Community Safety Officers to begin body worn camera trial

Published on 06 December 2021

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Council’s Community Safety Officers have begun trialling the use of body worn cameras as part of their standard uniform, when out in the field.

The cameras will be secured on vests, reducing the amount of additional equipment required and will make Council’s Community Safety Officers easily identifiable when out in the community.

Community Safety Officers are tasked with many varying challenges on a day-to-day basis, these can range from stray animal pickups, and securing wandering livestock, to dog attacks, illegal burning off and illegal rubbish dumping.

In these instances and more, the cameras will be used when responding to calls or potentially hazardous situations.

The equipment will also assist the officers in obtaining information and evidence in a safer, more efficient way, while helping keep the community safe. Cameras will also be used when attending afterhours calls, where built-in GPS tracking will improve safety for our officers.

Evidence from other councils using similar equipment has shown that body-worn cameras can de-escalate situations if officers are called out to an incident involving aggressive behaviour, including physical and verbal.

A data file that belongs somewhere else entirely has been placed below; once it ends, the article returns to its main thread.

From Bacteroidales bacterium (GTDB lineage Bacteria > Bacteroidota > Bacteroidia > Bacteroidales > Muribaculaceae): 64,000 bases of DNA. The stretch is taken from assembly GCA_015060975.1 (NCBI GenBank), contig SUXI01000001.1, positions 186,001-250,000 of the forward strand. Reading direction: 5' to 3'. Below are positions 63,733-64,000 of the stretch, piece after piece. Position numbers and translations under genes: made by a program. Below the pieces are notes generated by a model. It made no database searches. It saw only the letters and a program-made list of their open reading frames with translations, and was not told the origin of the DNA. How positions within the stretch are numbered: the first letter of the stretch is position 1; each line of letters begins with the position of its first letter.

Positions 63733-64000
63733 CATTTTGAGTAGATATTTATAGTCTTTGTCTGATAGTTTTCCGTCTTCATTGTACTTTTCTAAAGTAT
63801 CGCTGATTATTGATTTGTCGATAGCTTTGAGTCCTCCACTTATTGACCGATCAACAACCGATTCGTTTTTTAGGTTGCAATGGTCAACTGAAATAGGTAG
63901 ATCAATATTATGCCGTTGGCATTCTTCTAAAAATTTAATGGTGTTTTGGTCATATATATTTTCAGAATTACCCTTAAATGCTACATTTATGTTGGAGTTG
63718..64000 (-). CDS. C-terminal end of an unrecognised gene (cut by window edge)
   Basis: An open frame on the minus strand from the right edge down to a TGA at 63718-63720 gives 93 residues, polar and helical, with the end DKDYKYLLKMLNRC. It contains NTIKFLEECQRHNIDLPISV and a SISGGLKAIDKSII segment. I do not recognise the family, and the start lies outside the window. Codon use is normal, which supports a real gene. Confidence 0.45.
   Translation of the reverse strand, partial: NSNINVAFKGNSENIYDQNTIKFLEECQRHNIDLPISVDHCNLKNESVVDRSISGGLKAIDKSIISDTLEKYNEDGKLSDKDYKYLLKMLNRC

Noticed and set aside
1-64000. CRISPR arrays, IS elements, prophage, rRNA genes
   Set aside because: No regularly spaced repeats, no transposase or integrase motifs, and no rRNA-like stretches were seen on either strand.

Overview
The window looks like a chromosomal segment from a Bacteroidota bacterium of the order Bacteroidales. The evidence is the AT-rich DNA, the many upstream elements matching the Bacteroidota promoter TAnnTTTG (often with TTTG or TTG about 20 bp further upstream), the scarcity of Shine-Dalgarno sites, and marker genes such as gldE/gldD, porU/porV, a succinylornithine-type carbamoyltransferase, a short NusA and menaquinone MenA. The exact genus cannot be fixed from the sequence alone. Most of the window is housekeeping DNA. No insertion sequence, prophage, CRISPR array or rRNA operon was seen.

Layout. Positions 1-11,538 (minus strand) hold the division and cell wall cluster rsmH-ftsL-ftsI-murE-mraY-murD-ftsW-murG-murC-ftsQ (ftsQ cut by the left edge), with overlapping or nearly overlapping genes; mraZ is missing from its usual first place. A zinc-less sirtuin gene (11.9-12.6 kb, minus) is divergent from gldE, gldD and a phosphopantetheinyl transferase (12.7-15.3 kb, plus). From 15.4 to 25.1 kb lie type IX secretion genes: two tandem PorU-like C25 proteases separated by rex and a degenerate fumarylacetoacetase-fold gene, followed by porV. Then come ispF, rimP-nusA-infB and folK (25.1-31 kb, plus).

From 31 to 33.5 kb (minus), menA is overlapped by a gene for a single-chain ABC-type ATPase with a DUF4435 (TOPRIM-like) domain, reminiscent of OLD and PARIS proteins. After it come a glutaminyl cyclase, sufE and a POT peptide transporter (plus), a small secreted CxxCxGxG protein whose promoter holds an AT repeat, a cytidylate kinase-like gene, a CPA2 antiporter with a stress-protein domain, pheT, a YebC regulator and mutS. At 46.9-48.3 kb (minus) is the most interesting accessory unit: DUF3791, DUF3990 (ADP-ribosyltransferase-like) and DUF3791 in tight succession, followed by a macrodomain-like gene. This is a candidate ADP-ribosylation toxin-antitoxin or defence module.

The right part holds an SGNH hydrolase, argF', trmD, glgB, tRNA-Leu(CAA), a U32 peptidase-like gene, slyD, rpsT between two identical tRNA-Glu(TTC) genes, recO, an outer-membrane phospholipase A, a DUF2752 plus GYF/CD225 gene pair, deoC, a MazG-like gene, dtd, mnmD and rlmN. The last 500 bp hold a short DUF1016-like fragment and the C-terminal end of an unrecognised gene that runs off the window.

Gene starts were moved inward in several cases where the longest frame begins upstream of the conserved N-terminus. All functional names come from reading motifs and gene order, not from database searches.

There has also been evidence from other councils to suggest that the use of body-worn cameras helps increase community confidence.

Data recorded by the cameras will be managed in line with relevant government legislation and Council’s privacy policy.

Yarra Ranges Mayor, Cr Jim Child, said the new equipment would assist Council’s Community Safety Officers greatly when going about their work in the field.

“It’s all about safety, not just for our staff but for the community,” Cr Child said.

“The wearing of cameras also provides our officers with great learning opportunities, as it enables them to re-watch and review recordings of incidents to see what, if any, adjustments could be made in future situations.

“It also provides greater transparency around how incidents occur and how they are resolved.

“While the cameras won’t necessarily be switched on at all times, it is great that our officers now have that option to quickly begin recording information which can help in situations that require quick action.”